Credit the Flyers for being resourceful. How else would you explain their circumvention of a cap space thinner than Jude Law’s hairline? Philadelphia has appeared to have struck gold in not one, but two undrafted free agents from across the pond. Much like the Beatles stormed the States on the Ed Sullivan Show, the Flyers invaded Europe and have Michael Raffl and Pierre-Edouard Bellemare to prove it.
The 50/50 Raffl
Despite spending nearly a decade playing in Austria and Sweden, Michael Raffl found himself on the radar of several NHL scouts throughout the 2012-13 season. Raffl’s 46 point season for Leksands IF of the HockeyAllsvenskn league in Sweden resulted in a two-horse race, pitting the Flyers against the Nashville Predators. Raffl, of course, added to his stock with a standout performance in international play that year as well.
“Both (Director of Player Personnel) Dave Brown and myself as well as (European Scout) Ilkka (Sinisalo) saw him at the World Championships and he’s a good player,” said Director of Hockey Operations Chris Pryor. “You noticed him over there. He’s got skill. He thinks the game. He’s a versatile guy and can do a lot of different things.”
The Flyers signed Raffl with the expectation of the six-foot Austrian adjusting to the new ice dimensions in the AHL. But the versatility that caught the eyes of Philadelphia’s brass forced the Flyers’ hand, calling up the 192-pound forward after just two games with the Phantoms in 2013.
Once again, Raffl gets himself wide open for a great chance on goal. He always gets open
— Bob Roberts (@BobRbrts) October 29, 2014
After notching three points in two games for Adirondack, Raffl was plugged into the Flyers’ fourth line, where he would go onto flourish. Raffl’s combination of size, speed, and toughness not only led to a cup of coffee on the top line, but a two-year contract extension as well. Raffl’s $2.2 million extension garnered this response from Broad Street Hockey:
Given that Raffl’s positives — solid penalty killing, positive impact on teammates, and overall good possession stats — strongly outweigh the negatives, it’s hard to come out and say this contract extension was a bad move. — Al K., Broad Street Hockey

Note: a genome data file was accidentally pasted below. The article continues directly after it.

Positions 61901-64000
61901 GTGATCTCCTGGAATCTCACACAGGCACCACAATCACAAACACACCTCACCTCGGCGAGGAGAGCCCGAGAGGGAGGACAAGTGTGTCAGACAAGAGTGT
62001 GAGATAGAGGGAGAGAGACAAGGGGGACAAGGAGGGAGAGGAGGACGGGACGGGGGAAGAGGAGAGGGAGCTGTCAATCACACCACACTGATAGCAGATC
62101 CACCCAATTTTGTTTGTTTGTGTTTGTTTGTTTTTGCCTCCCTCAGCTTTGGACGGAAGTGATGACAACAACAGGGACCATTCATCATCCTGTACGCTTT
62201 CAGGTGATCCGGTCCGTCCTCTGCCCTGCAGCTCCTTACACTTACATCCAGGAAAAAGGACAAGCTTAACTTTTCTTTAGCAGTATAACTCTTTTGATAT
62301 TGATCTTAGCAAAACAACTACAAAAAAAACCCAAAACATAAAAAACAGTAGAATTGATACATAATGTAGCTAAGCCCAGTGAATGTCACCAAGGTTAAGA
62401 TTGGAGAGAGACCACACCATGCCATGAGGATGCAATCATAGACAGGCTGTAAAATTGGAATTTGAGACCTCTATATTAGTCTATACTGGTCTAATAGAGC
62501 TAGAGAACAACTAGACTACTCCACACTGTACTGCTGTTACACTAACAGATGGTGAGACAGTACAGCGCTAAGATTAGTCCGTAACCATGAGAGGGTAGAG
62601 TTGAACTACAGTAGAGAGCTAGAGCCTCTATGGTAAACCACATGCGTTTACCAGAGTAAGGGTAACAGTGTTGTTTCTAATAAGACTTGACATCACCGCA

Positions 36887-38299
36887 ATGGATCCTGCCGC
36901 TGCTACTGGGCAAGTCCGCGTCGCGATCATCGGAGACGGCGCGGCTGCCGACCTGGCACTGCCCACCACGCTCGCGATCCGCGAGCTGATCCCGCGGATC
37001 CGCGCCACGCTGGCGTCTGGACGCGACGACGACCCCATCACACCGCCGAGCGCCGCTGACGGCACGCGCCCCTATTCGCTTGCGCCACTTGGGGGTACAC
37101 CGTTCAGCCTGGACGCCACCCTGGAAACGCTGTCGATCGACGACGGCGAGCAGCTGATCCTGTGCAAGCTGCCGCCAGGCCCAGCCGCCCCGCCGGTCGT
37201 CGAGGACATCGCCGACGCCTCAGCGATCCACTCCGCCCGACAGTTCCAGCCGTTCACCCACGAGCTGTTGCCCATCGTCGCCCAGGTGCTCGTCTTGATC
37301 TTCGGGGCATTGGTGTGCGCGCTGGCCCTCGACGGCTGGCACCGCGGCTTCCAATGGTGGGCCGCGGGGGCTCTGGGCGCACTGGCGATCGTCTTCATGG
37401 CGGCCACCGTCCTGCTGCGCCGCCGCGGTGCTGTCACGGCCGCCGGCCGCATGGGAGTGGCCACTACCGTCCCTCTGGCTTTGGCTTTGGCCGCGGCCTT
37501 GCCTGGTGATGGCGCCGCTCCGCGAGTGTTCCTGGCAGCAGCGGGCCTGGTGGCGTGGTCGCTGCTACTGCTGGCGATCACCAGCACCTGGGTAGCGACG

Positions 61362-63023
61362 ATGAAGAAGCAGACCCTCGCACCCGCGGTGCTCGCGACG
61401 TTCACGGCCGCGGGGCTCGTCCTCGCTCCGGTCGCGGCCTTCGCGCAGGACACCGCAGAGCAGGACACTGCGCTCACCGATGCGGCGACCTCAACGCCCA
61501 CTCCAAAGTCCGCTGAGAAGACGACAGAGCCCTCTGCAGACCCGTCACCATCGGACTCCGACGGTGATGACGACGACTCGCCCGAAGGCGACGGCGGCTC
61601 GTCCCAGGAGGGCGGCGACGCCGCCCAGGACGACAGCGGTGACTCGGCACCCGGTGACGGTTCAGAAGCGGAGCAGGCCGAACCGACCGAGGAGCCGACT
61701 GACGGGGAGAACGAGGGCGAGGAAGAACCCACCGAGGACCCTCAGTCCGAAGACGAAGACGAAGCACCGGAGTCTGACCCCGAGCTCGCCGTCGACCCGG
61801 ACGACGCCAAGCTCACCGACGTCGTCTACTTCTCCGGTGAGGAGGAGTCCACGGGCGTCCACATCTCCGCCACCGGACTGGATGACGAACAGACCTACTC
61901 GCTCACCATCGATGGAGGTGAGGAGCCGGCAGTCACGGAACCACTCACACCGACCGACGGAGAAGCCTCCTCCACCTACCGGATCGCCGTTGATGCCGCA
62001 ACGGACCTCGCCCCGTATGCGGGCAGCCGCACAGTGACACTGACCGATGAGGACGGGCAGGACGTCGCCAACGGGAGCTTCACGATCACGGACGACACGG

In his first season on North American soil, Raffl finished up with nine goals and 13 assists in 68 games. And although he was only able to dial up a single assist in Philly’s quarterfinal round against the New York Rangers, the Flyers knew they found a key component to their already dangerous offense.
After just two games this season, Raffl was bumped to the top line, replacing Brayden Schenn, who just couldn’t seem to gain any sort of chemistry with Claude Giroux and Jakub Voracek. The natural left winger was an instant fit, finding the back of the net in his first game with his new linemates. As the new look top line continued to gain cohesiveness, Raffl went on a scoring binge of three straight games with a goal, including his first career multi-goal game against the Detroit Red Wings on Oct. 25th.
“If you asked me if I thought he’d have six goals at this point, I would have said no,” said Flyers GM Ron Hextall. “But I will say that when we talked about things over the summer, probably the best player last year with [Giroux] and Jake was Michael. The one missing ingredient was the finish. He had a lot of chances, but just didn’t finish. But if you watched the line and the way they executed and their chemistry, he was our best left winger.”
The 25-year-old has also reaped the benefit of an increased workload, which is an obvious result of skating on the team’s top line. And despite seeing only 11:37 worth of ice time in Saturday’s loss to Florida, Raffl has logged 15:00, or more, in eight of Philadelphia’s first 11 games.
Michael Raffl’s initial signing may not have turned many heads, especially with Vinny Lecavalier joining the team that summer. But even with the $2.2 million extension, Raffl has found his niche with the Flyers, with his team-leading six goals through 11 games as evidence of his accelerated development in motion.